Tomoaki Suzuki July 5th - September 15th 2018

Following on from the success of Chuck Close tapestries shown in St Cuthbert’s Chapel during summer 2017, we installed another contemporary art exhibition featuring figurative work – populating the spaces of Ushaw with adverse group of figures. In a modern twist on the tradition of Japanese woodcarving, Tomoaki Suzuki sculpts small wooden and bronze portraits of human subjects, each some 20 inches high or so, with a remarkable sense of psychological presence. A London resident, Suzuki finds subjects in his Hackney neighbourhood; he works with his models in front of him, sketching and photographing them in detail before embarking on the two-to-three-month process of carving, sculpting, and painting each figure in acrylics. The sculptures typically depict diverse urban youths in natural postures, their personal dress styles expressive of their identities.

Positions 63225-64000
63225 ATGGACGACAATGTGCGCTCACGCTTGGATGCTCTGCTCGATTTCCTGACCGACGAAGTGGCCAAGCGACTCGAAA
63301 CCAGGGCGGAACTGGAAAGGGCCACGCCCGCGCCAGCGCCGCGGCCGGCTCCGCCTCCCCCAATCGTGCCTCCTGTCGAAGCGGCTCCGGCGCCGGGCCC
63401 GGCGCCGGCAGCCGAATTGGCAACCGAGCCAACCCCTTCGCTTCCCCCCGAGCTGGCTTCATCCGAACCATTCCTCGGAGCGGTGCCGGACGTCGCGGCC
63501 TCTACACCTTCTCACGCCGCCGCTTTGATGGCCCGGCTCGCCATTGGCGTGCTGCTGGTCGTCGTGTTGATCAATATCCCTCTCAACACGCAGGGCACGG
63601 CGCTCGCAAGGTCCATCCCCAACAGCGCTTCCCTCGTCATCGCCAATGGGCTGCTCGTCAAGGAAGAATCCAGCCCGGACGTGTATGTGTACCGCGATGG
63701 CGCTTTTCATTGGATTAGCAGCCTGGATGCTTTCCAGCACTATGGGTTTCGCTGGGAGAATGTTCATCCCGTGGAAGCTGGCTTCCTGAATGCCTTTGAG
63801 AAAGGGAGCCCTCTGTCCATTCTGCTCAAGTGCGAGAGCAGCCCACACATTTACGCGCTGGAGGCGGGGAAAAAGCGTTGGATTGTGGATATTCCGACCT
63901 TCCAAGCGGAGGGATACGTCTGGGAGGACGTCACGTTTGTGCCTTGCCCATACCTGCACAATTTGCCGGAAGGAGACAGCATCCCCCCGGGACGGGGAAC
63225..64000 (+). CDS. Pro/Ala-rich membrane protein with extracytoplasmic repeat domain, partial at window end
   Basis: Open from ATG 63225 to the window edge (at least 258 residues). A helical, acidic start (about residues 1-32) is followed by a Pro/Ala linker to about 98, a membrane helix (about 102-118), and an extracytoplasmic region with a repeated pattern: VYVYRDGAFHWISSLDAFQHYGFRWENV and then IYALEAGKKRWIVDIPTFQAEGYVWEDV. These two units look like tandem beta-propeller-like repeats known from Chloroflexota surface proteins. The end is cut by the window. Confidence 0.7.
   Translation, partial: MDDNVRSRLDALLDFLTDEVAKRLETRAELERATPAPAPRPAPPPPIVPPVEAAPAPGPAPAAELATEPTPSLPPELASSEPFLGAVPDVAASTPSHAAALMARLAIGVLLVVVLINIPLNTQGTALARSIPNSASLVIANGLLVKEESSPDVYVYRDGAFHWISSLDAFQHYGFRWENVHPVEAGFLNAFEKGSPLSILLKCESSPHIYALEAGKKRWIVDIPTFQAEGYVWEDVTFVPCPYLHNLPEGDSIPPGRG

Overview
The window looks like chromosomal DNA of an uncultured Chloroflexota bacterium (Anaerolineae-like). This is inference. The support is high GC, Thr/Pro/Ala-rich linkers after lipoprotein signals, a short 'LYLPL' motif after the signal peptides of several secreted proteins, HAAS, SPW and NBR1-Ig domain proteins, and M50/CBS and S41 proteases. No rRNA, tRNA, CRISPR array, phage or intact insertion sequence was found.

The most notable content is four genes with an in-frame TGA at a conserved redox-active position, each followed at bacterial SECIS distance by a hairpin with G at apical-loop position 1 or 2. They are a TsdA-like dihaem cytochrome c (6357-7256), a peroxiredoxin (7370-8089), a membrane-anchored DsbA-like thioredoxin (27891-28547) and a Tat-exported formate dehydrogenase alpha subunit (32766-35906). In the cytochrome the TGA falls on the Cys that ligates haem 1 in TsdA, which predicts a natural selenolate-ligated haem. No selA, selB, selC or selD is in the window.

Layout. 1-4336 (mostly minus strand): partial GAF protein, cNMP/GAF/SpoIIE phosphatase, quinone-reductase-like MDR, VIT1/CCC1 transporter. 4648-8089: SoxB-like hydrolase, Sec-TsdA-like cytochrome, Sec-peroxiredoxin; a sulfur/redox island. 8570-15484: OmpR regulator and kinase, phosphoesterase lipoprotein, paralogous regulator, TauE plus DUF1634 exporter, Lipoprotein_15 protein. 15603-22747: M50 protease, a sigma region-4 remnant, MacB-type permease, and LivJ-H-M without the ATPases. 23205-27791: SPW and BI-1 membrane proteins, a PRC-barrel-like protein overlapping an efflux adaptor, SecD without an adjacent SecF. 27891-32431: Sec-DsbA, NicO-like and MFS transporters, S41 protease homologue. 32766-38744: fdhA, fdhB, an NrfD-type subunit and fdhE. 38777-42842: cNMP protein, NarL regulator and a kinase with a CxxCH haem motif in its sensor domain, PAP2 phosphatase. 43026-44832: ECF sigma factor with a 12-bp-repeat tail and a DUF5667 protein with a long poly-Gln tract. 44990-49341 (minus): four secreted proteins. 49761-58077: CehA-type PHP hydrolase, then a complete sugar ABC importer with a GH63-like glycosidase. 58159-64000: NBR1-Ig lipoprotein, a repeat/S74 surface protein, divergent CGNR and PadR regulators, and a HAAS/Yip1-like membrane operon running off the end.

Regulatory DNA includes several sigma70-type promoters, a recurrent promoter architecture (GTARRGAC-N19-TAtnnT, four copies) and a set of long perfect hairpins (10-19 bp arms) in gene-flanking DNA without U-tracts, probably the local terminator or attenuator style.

There were eight wooden sculptures displayed in the William Allen Gallery, four relief portrait panels in the foyer area in front of the gallery and five bronze sculptures in the quadrangle. The separation of the figures and the sense of isolation between them was an essential element of the artist’s intentions and encouraged viewers to think about loneliness and solitude. “We are born alone. We die alone. So I install my sculptures as isolated individuals”.

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